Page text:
- Integrase inhibitors. Integrase inhibitors prevent the virus from inserting its own genetic material into the DNA of the infected cell. This stops the virus from replicating. Integrase was the only FDA-approved drug in this class as of early 2009. Several investigational drugs in this category were in clinical trials at that time.
- Fusion inhibitors and entry inhibitors. Fusion inhibitors block specific proteins on the surface of the virus or the CD4+ cell. These proteins help the virus gain entry into the cell. The only FDA-approved fusion inhibitor as of early 2009 was enfuvirtide (Fuzeon). Entry inhibitors block HIV from entering cells. The only FDA-approved fusion inhibitor as of early 2009 was maraviroc (Selzentry). Several drugs in this class are, as of 2009, in pre-approval clinical trials.
Stimulation of blood cell production
Because many patients with AIDS have abnormally low levels of both red and white blood cells, they may be given medications to stimulate blood cell production. Epoetin alfa (erythropoietin) may be given to anemic patients. Patients with low white blood cell counts may be given filgrastim or sargramostim.
Alternative treatments for AIDS can be grouped into two categories: those intended to help the immune system and those aimed at pain control. Treatments that may enhance the function of the immune system include Chinese herbal medicine and western herbal medicine, macrobiotic and other special diets, guided imagery and creative visualization, homeopathy, and vitamin therapy. Pain control therapies include hydrotherapy, reiki, acupuncture, meditation, chiropractic treatments, and therapeutic massage. Alternative therapies also can be used to help with side effects of the medications used in the treatment of AIDS.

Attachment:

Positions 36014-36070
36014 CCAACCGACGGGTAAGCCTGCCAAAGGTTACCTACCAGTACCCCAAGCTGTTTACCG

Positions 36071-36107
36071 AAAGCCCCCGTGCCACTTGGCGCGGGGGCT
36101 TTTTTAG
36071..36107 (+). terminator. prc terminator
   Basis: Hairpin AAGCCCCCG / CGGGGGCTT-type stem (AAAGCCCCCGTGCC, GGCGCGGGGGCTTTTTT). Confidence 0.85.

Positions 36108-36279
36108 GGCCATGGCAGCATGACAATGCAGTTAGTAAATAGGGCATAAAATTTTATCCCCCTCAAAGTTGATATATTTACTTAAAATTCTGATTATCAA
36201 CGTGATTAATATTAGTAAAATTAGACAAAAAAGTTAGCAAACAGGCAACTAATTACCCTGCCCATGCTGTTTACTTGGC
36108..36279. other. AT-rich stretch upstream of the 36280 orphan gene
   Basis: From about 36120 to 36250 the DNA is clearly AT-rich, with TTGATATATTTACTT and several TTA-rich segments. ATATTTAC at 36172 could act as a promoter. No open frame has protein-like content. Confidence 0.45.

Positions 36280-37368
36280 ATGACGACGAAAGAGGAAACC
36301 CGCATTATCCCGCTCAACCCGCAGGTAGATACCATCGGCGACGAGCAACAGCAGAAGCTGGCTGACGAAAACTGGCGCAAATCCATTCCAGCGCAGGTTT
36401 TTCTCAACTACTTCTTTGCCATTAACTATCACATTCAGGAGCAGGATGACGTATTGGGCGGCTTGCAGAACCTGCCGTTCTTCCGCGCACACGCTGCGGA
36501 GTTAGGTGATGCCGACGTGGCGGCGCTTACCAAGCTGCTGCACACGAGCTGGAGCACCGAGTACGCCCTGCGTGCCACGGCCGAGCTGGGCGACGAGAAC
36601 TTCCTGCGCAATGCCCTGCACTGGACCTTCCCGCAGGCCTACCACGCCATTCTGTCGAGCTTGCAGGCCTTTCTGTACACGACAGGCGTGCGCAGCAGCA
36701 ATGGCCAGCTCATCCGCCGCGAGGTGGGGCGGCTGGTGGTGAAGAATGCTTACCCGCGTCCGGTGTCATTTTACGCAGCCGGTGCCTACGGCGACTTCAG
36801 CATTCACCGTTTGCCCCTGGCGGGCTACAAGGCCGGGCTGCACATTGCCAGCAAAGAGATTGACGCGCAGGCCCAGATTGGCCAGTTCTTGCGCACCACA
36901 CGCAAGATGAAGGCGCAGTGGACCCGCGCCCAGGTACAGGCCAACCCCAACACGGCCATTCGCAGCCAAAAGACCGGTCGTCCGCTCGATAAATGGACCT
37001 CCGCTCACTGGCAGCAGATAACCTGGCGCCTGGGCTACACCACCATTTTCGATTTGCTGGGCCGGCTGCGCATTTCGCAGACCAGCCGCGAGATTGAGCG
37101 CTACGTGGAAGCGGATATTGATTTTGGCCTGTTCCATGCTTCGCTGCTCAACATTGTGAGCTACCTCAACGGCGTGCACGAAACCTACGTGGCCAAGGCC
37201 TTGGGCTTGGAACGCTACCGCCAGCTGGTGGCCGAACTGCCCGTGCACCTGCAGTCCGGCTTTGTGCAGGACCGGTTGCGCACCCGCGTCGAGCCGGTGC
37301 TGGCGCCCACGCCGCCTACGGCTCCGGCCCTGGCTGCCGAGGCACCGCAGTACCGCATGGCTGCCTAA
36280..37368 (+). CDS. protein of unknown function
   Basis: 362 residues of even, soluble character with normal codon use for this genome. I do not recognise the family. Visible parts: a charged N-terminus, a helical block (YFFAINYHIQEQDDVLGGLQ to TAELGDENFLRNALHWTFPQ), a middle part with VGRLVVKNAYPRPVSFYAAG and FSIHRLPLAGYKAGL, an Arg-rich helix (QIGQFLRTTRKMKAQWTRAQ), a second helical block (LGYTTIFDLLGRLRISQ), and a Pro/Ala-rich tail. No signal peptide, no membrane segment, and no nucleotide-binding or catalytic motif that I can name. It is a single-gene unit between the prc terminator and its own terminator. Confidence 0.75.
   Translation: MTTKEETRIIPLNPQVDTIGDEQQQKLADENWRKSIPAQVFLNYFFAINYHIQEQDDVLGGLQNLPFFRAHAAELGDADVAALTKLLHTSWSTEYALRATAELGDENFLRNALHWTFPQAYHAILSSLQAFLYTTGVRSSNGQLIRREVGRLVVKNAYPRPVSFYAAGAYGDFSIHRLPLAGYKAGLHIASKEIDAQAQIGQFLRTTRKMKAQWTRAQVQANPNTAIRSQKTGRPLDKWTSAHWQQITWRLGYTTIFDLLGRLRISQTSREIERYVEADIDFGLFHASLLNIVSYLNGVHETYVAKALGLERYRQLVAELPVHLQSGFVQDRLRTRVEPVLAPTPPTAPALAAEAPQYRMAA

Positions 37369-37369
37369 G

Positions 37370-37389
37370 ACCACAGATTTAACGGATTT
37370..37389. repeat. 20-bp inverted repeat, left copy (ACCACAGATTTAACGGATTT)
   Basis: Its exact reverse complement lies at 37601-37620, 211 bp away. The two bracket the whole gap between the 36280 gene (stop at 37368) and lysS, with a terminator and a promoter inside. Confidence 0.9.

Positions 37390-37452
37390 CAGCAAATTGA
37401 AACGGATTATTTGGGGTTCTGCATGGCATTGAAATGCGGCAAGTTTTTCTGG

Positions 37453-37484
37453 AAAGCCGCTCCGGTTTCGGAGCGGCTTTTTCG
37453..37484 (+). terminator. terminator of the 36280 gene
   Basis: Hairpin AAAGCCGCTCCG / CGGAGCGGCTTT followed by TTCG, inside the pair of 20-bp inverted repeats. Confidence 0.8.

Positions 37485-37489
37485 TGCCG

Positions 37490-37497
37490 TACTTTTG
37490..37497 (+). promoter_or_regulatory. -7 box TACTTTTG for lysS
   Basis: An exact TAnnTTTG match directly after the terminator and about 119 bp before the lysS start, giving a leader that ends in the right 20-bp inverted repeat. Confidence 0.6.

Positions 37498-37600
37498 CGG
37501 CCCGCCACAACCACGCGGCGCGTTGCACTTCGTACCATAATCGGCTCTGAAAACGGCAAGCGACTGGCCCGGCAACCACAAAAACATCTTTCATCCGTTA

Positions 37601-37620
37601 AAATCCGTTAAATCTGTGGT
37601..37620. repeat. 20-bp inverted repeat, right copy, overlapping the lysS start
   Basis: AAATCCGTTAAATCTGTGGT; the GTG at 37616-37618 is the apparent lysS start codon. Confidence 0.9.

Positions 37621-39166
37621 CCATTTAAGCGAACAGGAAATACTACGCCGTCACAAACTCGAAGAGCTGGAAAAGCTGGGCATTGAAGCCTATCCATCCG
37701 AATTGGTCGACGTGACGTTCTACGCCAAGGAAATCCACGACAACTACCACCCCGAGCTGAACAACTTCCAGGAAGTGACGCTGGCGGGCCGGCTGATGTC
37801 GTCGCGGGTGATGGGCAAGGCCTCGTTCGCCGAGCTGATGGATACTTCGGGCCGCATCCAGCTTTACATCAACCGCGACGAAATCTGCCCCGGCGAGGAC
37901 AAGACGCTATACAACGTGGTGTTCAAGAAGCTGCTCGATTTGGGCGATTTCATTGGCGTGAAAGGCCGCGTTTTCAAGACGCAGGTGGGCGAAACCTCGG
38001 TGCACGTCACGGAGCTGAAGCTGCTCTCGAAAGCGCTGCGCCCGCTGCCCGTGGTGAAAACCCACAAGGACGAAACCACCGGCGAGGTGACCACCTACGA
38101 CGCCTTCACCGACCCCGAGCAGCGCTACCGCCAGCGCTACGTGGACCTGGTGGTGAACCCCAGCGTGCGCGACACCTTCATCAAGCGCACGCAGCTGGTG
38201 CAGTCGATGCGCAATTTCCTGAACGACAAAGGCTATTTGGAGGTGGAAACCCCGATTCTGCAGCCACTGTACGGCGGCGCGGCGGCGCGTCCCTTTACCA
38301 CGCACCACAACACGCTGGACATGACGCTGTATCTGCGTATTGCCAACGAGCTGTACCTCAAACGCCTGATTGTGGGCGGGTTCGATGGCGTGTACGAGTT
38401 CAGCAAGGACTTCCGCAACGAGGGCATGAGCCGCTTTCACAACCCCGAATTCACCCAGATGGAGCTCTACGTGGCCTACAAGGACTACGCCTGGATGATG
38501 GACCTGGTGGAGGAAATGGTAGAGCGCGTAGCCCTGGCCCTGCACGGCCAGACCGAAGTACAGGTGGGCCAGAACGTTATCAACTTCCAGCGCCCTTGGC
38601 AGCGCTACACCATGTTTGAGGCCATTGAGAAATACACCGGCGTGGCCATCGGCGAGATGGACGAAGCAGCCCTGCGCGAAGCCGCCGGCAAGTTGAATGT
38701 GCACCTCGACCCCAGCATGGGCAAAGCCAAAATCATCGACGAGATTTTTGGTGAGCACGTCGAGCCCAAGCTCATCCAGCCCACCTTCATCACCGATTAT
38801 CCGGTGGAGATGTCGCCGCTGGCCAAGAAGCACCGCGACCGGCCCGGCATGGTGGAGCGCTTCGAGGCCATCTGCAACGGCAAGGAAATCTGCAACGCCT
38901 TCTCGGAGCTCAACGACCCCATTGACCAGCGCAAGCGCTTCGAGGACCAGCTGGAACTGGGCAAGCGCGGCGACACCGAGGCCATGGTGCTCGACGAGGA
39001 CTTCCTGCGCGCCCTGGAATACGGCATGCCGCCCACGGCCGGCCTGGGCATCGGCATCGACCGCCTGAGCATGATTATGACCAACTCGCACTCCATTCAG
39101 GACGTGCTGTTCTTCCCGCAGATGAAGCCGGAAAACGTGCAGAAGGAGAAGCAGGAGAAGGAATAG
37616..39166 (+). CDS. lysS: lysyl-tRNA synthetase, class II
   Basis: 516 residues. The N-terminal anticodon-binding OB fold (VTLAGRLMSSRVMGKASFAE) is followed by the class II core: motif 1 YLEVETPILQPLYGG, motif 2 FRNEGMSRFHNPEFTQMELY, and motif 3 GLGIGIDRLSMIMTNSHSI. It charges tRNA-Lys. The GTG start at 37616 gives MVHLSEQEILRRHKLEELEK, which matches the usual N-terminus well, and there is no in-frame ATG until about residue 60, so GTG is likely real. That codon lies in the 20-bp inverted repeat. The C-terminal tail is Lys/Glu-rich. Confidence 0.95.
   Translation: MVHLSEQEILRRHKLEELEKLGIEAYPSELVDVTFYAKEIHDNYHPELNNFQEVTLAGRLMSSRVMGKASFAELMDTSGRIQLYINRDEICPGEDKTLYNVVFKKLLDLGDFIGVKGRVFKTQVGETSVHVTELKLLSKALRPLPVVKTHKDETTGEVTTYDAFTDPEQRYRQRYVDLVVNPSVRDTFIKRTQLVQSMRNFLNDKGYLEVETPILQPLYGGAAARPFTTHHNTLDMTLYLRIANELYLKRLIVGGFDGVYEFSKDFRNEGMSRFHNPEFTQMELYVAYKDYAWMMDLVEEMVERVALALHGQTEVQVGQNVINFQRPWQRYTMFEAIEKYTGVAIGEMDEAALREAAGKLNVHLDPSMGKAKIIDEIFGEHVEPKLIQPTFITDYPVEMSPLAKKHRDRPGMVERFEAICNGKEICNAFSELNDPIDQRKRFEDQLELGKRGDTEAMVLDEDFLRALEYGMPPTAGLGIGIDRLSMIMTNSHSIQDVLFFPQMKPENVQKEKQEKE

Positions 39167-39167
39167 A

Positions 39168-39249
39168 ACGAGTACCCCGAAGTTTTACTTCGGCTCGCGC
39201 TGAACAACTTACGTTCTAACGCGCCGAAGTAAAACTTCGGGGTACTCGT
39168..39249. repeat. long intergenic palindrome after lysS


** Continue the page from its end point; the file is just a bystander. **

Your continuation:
As of early 2009, there was no cure for AIDS and no vaccine to prevent infection. Treatment stresses aggressive combination drug therapy for those patients with access to the expensive medications and who tolerate them adequately. The use of these multi-drug therapies has significantly improved and prolonged the life of HIV/AIDS patients in the United States.
Researchers are actively working on producing preventative and therapeutic vaccines for HIV. Preventative vaccines immunize an individual against a disease, so that he or she does not become infected. A therapeutic vaccine, also called a treatment vaccine, does not keep someone from getting a disease the way a preventative vaccine does. Instead, therapeutic vaccines are used to boost the body's immune system in order to help control infection. The potential exists to prolong life indefinitely using these and other drug therapies to boost the immune system, keep the virus from replicating, and ward off opportunistic infections and malignancies.
As there is no cure for AIDS, prevention of HIV infection becomes extremely important in controlling the disease. Efforts to prevent the spread of AIDS include:
- Restricting sexual activity to a single partner and practicing safer sex (i.e., always using a condom). Besides avoiding the risk of HIV infection, condoms are successful in reducing other sexually transmitted diseases and unwanted pregnancies. Before engaging in a sexual relationship with someone, getting tested for HIV infection is recommended.
- Avoiding needle sharing among intravenous drug users.